Start small. The biggest mistake most beginning gardeners make is starting too big. They get overwhelmed and the weeds win. How big then?
I would suggest starting with 3 beds 30 inches wide and 25 feet long. This is a little over 180 square feet of garden space, and you’ll be surprised at how quickly you can fill them.
Grow what you will eat. The next step is to get a sheet of paper and write down what you want to eat. Maybe you want watermelons, tomatoes, strawberries, lettuce, spinach, carrots, or potatoes.
Make a list and get a seed catalog from Johnny’s Selected Seeds at johnnyseeds.com (You may not choose to buy from them, but their catalog and website is a wealth of FREE information). It will help you in the next step.
Write a plan. After you have selected your plants, you need to know how far to space them and when they will need to go in the ground. After you determine your timing and spacings, draw your garden on a sheet of paper.
Then make a list of dates that things need to be planted. This will be the hardest part of gardening, but the upfront work will be worth it.
Use simple tools. Have you ever seen a garden tool shed and wondered what each item does? I have. Here is a list of the simple tools I recommend that any gardener will need and get their money’s worth out of.
Stirrup Hoe (cutting more established weeds from their roots), Collinear Hoe (scratching the soil surface to prevent weeds from growing), Landscaping Rake (leveling the bed and removing plant residues/rocks), Wheel Barrow (carrying tools, harvested plants, etc.), Planting Trowel (planting transplants), 5 Gallon Bucket (picking up rocks, applying amendments, harvesting, etc.), and Garden Fork (breaking up the soil like a broad fork).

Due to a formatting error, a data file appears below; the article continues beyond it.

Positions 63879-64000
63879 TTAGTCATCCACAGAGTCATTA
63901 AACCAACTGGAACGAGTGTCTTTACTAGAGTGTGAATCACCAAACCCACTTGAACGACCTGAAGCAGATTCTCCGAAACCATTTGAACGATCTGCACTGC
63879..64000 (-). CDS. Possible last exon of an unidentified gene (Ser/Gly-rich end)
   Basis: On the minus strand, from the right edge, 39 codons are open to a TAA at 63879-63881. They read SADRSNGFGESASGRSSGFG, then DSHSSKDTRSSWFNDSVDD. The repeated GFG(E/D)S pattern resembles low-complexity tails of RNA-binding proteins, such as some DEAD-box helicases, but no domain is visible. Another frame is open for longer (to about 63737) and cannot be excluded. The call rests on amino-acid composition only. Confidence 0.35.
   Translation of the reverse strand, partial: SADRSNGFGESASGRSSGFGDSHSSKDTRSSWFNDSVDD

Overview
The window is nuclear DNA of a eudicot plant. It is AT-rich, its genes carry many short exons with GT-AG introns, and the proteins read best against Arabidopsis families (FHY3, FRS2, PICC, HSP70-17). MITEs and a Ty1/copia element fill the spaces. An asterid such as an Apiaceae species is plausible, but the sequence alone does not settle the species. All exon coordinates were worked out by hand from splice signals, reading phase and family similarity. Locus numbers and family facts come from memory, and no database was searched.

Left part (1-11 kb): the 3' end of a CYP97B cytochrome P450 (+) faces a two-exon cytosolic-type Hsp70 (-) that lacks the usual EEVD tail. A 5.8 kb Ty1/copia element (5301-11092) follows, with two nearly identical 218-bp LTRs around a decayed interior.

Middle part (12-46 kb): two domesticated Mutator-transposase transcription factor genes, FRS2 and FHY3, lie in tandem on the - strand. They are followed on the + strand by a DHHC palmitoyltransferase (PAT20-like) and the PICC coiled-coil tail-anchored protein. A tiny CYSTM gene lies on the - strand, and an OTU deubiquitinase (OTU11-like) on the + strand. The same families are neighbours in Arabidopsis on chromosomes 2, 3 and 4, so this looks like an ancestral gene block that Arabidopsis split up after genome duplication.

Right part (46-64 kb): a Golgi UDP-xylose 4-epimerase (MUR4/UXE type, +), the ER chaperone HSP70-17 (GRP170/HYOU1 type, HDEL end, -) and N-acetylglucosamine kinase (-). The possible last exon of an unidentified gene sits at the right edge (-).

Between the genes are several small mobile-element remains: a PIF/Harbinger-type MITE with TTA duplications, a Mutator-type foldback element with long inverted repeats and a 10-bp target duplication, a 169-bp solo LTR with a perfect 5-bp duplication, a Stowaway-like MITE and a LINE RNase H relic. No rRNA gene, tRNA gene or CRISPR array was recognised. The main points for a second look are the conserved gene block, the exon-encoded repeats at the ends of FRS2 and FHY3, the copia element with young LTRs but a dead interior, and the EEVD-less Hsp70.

Transplant everything you can. This one tip was the biggest game changer for me! I can remember planting my seeds in the ground and then when they and the weeds germinated together, I couldn’t tell what was what.
However, if you transplant, the plants get a head start on the weeds, you can easily identify which is a weed and which is your plant, and the weeds do not get established. That’s where the next tip changed the way I viewed weeds.
Cultivate versus weeding. Cultivating happens with tools while standing. Weeding happens with hands while kneeling. The former is always preferred and only takes minutes on the hour instead of hours on the day.
Use your stirrup and collinear hoes to just disturb the top quarter inch of soil. This happens even when you don’t see weeds. If you are faithful, the weeds you do see will be small and they won’t take over your garden.
Stop, Look, and Listen. Gardening is a place I found that keeps the hands busy and the mind free. Often while digging potatoes on my knees I have found myself talking with God. Or when it is hot and I’m hoeing, I’ll stop, wipe the sweat from my brow, and just look around at the beautiful country scenery while listening to the birds mingled with the rippling creek.
Then I smile and thank God, pick up my hoe, and get back at it. Oh, and you can always just walk through the garden, stop, look, and listen to the plants which whisper in beautiful tones of hope and anticipation—the harvest is coming!
I would love to hear your thoughts on gardening success or how gardening has helped you to grow closer to God. Please share in the comments below so we can all benefit!
Bonus Tips: Test the soil with Kinsey Ag, amend the soil with Peat Moss for organic matter, and use this nitrogen source in small amounts.
P.S. Throw some pretty flowers in your garden too!
I'm a full-time ministry minded farmer and anytime writer.
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